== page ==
We have done a little work on our website. For your convenience we now have a calendar that will be updated daily so you can see what days we have available. We are also going to change our picture gallery to have a ďrecently caught sectionĒ. It will tie in with this newsletter in the future so you can not only get a written report on what we are doing but you can go to the website and get the pretty pictures as well.

   This will be our nineteenth season fishing out of Kent Narrows. It will be my fortieth year fishing the Eastern Bay. For those of you that havenít fished with us visit our website. And I guess the popular thing is ďLike us on FacebookĒ. You can literally walk to three nice hotels, numerous restaurants and waterfront watering holes from our slip. The Big Owls Tiki Bar is literally an armís length from the boat. They should be opening around St. Pattyís Day weather permitting. Weíll start running cruises and scouting trips shortly thereafter. We try and offer a full range of services. Cruises by the hour, crabbing trips and full and half day fishing trips. Usually we only do one trip a day so our hours are flexible. This year we are also going to offer walk on trips during the week. If you have a date in mind call or email us and weíll try and put something together. We work with numerous other Captains so there is no group to large or to small.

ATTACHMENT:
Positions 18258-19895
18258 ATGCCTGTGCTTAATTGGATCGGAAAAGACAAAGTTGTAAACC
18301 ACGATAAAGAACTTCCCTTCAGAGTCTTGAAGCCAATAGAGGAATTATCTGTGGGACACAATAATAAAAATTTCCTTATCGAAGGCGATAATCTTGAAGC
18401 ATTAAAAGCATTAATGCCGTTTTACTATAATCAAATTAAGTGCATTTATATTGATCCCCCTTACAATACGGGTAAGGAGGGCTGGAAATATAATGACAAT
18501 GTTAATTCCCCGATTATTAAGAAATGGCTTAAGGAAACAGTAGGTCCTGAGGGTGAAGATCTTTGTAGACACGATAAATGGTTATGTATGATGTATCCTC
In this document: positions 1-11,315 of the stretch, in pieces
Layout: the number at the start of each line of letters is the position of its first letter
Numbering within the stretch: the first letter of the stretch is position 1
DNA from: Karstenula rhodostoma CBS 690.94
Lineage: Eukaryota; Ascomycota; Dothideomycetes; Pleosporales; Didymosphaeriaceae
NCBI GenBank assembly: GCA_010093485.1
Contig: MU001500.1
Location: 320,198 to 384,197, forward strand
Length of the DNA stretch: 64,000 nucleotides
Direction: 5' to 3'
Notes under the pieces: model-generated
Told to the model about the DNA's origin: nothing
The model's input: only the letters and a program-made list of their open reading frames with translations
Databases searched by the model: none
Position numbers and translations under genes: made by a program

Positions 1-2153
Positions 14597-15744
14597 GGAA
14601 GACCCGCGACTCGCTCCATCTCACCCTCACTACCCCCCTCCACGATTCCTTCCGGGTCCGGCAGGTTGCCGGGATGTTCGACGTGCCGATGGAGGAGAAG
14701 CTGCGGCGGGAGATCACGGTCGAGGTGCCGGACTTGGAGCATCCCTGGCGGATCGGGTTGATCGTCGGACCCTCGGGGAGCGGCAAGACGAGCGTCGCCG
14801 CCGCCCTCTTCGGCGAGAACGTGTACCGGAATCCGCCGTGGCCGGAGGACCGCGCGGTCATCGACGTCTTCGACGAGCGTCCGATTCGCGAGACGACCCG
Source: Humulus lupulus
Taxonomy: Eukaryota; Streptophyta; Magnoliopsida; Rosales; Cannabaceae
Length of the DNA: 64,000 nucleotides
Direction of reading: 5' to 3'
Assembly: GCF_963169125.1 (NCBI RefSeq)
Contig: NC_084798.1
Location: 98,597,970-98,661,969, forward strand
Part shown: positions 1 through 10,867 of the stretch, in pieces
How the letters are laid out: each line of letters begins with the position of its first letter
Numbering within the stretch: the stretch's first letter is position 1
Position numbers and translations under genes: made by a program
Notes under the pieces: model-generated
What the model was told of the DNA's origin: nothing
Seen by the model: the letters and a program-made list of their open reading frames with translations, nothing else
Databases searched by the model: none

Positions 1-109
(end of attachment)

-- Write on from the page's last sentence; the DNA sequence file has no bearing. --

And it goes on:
Just to summarize last year quickly. We didnít fish the Susquehanna Flats, though if the fish show we are ready to do so this year. We had a great trophy season. This year it will start on April 18th. It will be one fish with the size limits still to be determined. Last year we had plenty of good fishing most of the summer.  Our general season will start again on June 1st. The fish moved in and out of shallow and deep water and sometimes the pattern took a little while to catch on to. I donít see that there will be much difference this year. We do know however the size limit this year will increase to two fish over twenty inches. Based on the techniques we utilize this shouldnít make much difference. I can only hope everyone uses careful catch and release of all the fish we will be culling through. Last summer I had the opportunity to chase large Flounder off the Coast of Delaware. It was a blast. If I can figure out how to offer a few charters out of Indian River I will. Probably mid to late summer. Stay Tuned! We had a great fall around Kent Island last season so I didnít go to the CBBT. It didnít sound like we missed anything. However, a few of the light tackle guides that worked farther north found plenty of fish well into late December. All the way up to Smith Point. Hopefully the weather will cooperate and we can take advantage of that fishery next season. So there it is. Hopefully weíll get to see you this year and create some long lasting memories for us all. (Good ones I mean!!) Iím going to close this newsletter (as I hope to with all the following ones) with a short story. Now comes the entertainment part. This was an email I actually sent to my mother. Yup, Iím still a mommaís boy. Thanks for listening.